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Freedom of Speech and Football

O say can you kneel? Free speech and football

By Andrew L. Seidel
Director of Strategic Response
Freedom From Religion Foundation

Freedom of speech is both a constitutional right and a core American value. As a constitutional right, it means the government cannot limit your right to speak.

Obviously, private employers aren’t the government. Private organizations can regulate the speech of employees and participants. This is bad news for those receiving tips at Cold Stone Creamery and has implications for the NFL players who choose not to stand during the national anthem. It’s also bad news for two students who were humiliatingly forced off their private, Christian football team, by their pastor coach for choosing to peacefully protest during the national anthem.

The government can regulate the conduct of its employees. In fact, the Constitution requires the government to regulate employee speech while they are on the clock—under the Establishment Clause government actors may not endorse religion while representing the government. Teachers in public schools don’t have a free speech right to preach to other people’s children because they are acting as government employees and bound by that clause.

But in most cases, the government cannot put speech demands on private citizens, including students in our public schools. The recent political push to force citizens to stand during the national anthem has bled into the public schools, where kids are beginning to emulate professional athletes and are becoming more politically aware as a result.

Piety and patriotism never mix well. Religion suffocates dissent, our Constitution enshrines it. Image via Shutterstock/Igor Stevanoic. Public schools, such as Parkway High School in Bossier Parish, La., are bound by the First Amendment’s Establishment and Free Speech Clauses. That means the school cannot punish a student for exercising his or her First Amendment rights, including the right to “take a knee” for the national anthem. (It’s nice to see the prayerful import of “take a knee” morph into something more secular and worthwhile.) If a school punishes such a student, it is violating the free speech clause of the U.S. Constitution. We’re looking at you, Parkway High.

The Supreme Court ruled more than 70 years ago in West Virginia State Board of Education v. Barnette that compelling a student to recite the pledge and salute the flag infringes upon a student’s First Amendment rights. The Barnette ruling was issued more than a decade before Congress divided “one nation, indivisible” by inserting “under God” into the then secular pledge. The court explained, in truly eloquent language, the limits on our government:

If there is any fixed star in our constitutional constellation, it is that no official, high or petty, can prescribe what shall be orthodox in politics, nationalism, religion, or other matters of opinion or force citizens to confess by word or act their faith therein.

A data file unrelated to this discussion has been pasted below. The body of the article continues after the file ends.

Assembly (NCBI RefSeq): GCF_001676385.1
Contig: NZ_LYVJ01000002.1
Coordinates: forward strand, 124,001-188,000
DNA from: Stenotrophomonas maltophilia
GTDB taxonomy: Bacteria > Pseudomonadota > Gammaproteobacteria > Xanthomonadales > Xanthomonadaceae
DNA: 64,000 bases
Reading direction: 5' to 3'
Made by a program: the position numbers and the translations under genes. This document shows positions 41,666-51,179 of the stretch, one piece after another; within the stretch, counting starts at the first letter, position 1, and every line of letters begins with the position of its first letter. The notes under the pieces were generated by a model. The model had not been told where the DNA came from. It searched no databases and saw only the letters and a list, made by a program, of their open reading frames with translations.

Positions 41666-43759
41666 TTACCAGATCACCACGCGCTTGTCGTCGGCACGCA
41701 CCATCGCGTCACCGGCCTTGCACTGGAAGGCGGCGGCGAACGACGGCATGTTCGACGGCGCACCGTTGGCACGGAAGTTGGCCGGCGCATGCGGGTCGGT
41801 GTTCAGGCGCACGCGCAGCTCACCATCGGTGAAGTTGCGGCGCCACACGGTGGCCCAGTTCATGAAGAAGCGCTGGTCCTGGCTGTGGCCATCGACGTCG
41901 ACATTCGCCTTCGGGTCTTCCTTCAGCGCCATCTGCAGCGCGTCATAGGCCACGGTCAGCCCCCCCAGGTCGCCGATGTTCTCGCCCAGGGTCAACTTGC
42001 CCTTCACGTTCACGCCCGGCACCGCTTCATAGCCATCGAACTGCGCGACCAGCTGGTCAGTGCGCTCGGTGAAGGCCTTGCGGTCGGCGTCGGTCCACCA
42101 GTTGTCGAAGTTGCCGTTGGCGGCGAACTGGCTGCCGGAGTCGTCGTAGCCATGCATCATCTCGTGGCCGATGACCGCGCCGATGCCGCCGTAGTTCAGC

Damn right. FFRF attorneys regularly quote this fine prose in our complaint letters. Those letters are often sent to protect nonreligious students who don’t want to stand for a pledge to one nation, under a god that they do not believe in.

The opposition to protests during the anthem will inevitably bleed into the public schools. This threatens nonreligious students who want to sit down for their rights and opt out of the pledge. If you or your child or a friend see this happen, please report it to FFRF legal using this web form. FFRF is here to protect the rights of these brave children.

FFRF to Texas officials: Prayer will fail Texans

The Freedom From Religion Foundation is discrediting the recklessness of Texas officials asking for prayers in the wake of Hurricane Harvey while declining legitimate aid.

In response to the catastrophe that has devastated Houston, Quebec’s Minister of International Relations Christine St-Pierre offered practical help: to send bedding, hygienic supplies and electrical equipment and crews to help the flooded city. Texas Secretary of State Rolando Pablos reportedly declined the aid, and asked, instead, for prayers!

Texas Gov. Greg Abbott likewise declared this upcoming Sunday to be a “day of prayer” for the state. According to media coverage, Abbott said that Texans will pray for people affected by the disaster and for those who helped. Reliance on superstition will not help the people of Texas.

As FFRF’s principal founder, Anne Nicol Gaylor put it: “Nothing fails like prayer.” It is irresponsible for Pablos to reject actual offers of assistance, and for Abbott to use his office to endorse prayer.

If prayer comforts religious people, by all means, they are free to pray. But, as President Thomas Jefferson noted in a Jan. 23, 1808, letter to Rev. Samuel Miller, it is beyond the scope of the executive branch to prescribe or even simply to recommend prayer. “Civil powers alone have been given to the president of the United States and no authority to direct the religious exercises of his constituents.” The govenor of Texas is doing precisely what the founding father and president precluded.